While many couples are able to successfully have children, for others, conceiving can be a challenge. Failed attempts can lead to frustration and dismay. For a woman, it may mean a decline in self-esteem, feelings of guilt, and a lost sense of ‘womanhood’. Men, for their part, may experience a loss of masculine self-confidence, and a feeling of ineptitude.

The couple’s positive outlook on life may be affected, which may lead to feelings of melancholy and worry.

What is a False Pregnancy?

In order to grapple with this trauma, and to protect their psyches from further emotional damage, some women develop what is known as ‘pseudocyesis’ or false pregnancy, a rather rare problem that occurs at a rate of 1 to 6 for every 22,000 births.

This bewildering, largely unknown, yet worrisome condition causes women despondent with the failure of conceiving, to display the symptoms of pregnancy without actually being pregnant: interruption of menstrual periods, nausea and vomiting, enlarged abdomen, changes around the nipples and areolae, feeling fetal movements and even breast milk secretions.

A false pregnancy, at the very minimum, may give some short term hope to a woman and her partner, until the truth is discovered. Some psychiatrists have observed pseudocyesis in women who hopelessly wish to conceive, or who may even greatly wish to be implicated in a close friend’s or relative’s pregnancy.

Surprisingly, this unusual and tragic condition has existed throughout human history; in the third century B.C., Hippocrates observed the occurrence of false pregnancy in twelve women, and Queen Mary Tudor of England is reported to have had two instances of pseudocyesis, that lasted nine months and ended with a false labor.

How Can a False Pregnancy Be Detected?

In the vast majority of cases, a false pregnancy will manifest in women who have suffered great loss; one or more miscarriages or chronic infertility. Their misfortune may provoke jealousy, distress, anger and despondency. A false pregnancy will temporarily alleviate these feelings and replace them with jubilation, relief and contentment.

False pregnancies display most, if not all, of the typical symptoms of a real pregnancy, without actually having a fetus in the womb: stopped menstrual cycle, swollen belly, ‘morning sickness’, food cravings and weight gain.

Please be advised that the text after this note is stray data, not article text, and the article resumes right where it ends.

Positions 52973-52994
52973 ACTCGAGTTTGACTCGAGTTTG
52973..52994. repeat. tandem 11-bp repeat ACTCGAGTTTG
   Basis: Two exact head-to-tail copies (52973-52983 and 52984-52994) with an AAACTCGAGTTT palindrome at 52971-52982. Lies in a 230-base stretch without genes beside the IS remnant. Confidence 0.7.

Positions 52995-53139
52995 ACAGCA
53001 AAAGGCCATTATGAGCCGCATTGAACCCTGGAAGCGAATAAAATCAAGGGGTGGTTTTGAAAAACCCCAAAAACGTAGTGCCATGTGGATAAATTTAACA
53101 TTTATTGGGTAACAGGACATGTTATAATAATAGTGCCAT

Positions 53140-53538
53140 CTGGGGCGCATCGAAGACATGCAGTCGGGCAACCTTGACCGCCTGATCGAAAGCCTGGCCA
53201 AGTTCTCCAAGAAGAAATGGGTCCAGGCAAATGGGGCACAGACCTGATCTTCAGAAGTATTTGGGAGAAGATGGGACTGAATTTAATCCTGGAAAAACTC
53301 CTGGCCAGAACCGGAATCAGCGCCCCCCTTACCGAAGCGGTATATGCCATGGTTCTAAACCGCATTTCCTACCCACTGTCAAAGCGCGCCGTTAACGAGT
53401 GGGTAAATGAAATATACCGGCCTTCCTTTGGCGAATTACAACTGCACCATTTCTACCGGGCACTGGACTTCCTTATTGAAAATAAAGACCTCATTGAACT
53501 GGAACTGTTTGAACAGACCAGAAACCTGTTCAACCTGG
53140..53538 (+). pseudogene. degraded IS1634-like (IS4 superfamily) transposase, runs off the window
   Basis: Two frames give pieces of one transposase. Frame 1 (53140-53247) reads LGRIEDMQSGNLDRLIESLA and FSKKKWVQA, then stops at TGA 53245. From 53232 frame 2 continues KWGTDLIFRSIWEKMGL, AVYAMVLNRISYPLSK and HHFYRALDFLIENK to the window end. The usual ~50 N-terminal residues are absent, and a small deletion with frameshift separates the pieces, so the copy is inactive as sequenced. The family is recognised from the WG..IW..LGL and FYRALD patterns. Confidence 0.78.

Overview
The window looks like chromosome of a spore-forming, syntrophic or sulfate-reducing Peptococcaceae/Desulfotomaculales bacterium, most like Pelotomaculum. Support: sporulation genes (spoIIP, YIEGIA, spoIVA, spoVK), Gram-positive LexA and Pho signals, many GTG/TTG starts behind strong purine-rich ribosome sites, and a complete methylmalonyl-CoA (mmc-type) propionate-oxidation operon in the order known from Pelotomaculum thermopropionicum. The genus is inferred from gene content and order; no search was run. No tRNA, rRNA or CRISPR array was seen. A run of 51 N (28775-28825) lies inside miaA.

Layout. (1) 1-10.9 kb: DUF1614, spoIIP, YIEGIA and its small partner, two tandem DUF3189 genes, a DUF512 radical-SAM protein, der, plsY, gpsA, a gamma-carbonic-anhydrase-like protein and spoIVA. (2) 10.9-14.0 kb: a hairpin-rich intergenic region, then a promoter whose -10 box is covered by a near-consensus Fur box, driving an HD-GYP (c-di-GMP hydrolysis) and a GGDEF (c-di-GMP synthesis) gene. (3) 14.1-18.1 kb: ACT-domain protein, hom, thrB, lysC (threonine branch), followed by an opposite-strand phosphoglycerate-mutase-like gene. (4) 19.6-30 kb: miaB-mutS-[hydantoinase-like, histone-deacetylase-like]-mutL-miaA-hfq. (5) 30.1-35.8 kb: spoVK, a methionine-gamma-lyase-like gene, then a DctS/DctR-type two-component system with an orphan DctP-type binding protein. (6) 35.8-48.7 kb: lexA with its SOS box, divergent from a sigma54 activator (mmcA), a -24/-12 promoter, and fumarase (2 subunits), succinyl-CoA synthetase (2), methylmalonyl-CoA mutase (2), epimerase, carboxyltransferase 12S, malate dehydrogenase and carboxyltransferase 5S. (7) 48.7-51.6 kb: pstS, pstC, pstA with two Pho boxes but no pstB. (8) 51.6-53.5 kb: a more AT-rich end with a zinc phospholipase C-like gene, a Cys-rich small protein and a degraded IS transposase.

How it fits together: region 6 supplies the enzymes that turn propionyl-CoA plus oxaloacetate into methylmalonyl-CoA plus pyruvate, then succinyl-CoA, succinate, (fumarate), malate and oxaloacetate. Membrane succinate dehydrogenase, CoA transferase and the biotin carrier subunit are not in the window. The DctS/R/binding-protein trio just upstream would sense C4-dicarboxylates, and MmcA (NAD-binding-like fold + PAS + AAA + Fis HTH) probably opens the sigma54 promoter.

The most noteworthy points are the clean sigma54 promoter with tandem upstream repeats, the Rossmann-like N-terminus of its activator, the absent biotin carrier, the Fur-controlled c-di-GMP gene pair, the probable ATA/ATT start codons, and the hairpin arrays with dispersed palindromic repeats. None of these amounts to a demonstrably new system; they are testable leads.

The patient may even ignore a negative pregnancy test, being utterly convinced that she is really pregnant, or she may insist that test was faulty.

What To Do When a False Pregnancy Is Suspected?

The best way to confront someone suspected of having a false pregnancy is to undertake a definitive test that proves that the woman isn’t pregnant. An ultrasound will clearly indicate that the woman’s uterus doesn’t contain a fetus, and has not grown in size.

Once the evidence is presented to the patient that she isn’t carrying a child, having a good support system from family and friends is essential for her recovery. One’s spouse may also be in denial about the facts, and may aggravate the situation; or he may continue eagerly wishing that the woman get pregnant again, something that could lead to another false pregnancy down the road, resulting in the same emotional pain.

Ways To Help Someone with a False Pregnancy

Psychotherapy can often help the patient deal with the disappointment, loss and grief that she has experienced.

Friends and family need to be cognizant that the woman has suffered a great loss and may be in a very fragile state. They should be especially compassionate and understanding if the woman reveals the truth about her pseudocyesis.

If she doesn’t divulge the reason for her failed pregnancy, her intimate circle should respond to her as they would to any other woman who has suffered a miscarriage; by acknowledging her pain and her sense of loss, bereavement, and sadness. Showing strong emotional support is crucial in helping the patient recover from the effects of pseudocyesis and assisting her in avoiding another false pregnancy in the future.